(COLUMBUS, Ohio) – From covering electrical outlets to blocking access to stairs, parents do a lot to ensure their homes are safe for their children. But a new study finds an often overlooked household danger injures thousands of children each year, despite current safety standards. The study found that 560,000 children were treated in U.S. emergency departments for injuries caused by furniture or TV tip-overs during the 30-year study period, with children under 6 accounting for 70 percent of those injuries.
“Young children often see dressers and other types of furniture as climbing opportunities. They pull out a drawer and use it as a step, and that often leads to the furniture tipping over on top of them. This can result in very serious injuries and even death,” said Gary Smith, MD, DrPH director of the Center for Injury Research and Policy at Nationwide Children’s Hospital and senior author of the study. “The study found that children under 6 were at an especially high risk of injury to the head and neck. In fact, they were twice as likely to suffer a concussion or closed head injury than older children.”
Parents can help prevent injuries by using devices designed to anchor furniture and TVs to the wall to prevent them from tipping over. Removing objects from the top of furniture, such as toys or stuffed animals, that might tempt a child to climb or pull themselves up to reach them, is also important.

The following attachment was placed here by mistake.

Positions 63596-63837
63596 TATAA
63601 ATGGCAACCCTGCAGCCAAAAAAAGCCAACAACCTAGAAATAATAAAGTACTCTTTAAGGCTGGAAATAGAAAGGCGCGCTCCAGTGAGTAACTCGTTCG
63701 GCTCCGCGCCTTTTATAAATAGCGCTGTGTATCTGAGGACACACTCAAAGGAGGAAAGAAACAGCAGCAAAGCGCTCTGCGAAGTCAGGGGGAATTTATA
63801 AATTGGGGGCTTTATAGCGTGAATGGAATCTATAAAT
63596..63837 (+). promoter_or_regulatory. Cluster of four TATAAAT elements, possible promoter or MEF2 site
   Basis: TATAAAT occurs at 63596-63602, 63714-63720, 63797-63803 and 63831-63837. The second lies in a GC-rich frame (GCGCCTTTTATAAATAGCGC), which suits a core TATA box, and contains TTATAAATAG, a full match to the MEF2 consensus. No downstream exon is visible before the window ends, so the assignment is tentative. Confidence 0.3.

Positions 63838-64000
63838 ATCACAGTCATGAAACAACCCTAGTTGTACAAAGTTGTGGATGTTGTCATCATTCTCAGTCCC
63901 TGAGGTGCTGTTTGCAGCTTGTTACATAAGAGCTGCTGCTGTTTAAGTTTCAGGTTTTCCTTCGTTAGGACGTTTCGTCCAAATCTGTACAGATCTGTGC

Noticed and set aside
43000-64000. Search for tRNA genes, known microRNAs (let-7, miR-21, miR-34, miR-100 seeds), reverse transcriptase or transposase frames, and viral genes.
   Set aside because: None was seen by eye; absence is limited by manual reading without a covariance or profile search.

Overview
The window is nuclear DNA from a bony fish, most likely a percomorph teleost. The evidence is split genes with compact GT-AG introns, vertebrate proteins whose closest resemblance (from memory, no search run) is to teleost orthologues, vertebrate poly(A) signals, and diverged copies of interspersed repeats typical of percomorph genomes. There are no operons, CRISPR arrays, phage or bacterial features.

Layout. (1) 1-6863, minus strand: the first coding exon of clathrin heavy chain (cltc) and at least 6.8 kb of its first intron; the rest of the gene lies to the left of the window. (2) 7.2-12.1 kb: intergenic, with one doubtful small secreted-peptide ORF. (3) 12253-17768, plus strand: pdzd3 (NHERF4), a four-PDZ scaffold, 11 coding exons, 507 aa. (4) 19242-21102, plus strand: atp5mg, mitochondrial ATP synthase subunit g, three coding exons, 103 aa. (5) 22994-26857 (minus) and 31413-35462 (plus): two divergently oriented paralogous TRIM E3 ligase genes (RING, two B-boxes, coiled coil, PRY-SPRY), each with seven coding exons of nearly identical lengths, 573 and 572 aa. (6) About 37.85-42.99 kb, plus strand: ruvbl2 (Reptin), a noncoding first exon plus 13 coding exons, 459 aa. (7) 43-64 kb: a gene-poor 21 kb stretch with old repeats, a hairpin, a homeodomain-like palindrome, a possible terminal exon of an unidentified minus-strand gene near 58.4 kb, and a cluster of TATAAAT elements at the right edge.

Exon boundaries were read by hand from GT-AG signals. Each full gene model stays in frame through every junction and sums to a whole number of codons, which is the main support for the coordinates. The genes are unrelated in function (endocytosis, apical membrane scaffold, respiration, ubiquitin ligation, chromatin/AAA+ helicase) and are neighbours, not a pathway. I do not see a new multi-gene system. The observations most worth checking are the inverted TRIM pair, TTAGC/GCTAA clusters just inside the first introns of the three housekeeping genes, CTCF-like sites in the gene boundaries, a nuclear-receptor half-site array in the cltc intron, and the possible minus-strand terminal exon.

“While straps and anchors are absolutely important and parents should use them, we need to do much more to prevent these injuries. That’s why we need manufacturers to step up and make their products more stable to begin with,” Smith said.
Current voluntary stability standards do not account for common household conditions like carpeted surfaces or drawers filled with objects or clothing. Additionally, manufacturers often do not include wall anchor devices with clothing storage furniture at the point of sale, even though this is required by existing standards. Even when they are included, parents may be hesitant to drill holes in their wall or may not have the necessary tools or skills to install these devices. Experts are now calling on manufacturers and policymakers to adopt stronger safety requirements for furniture stability that will help prevent future tragedies from tip-overs.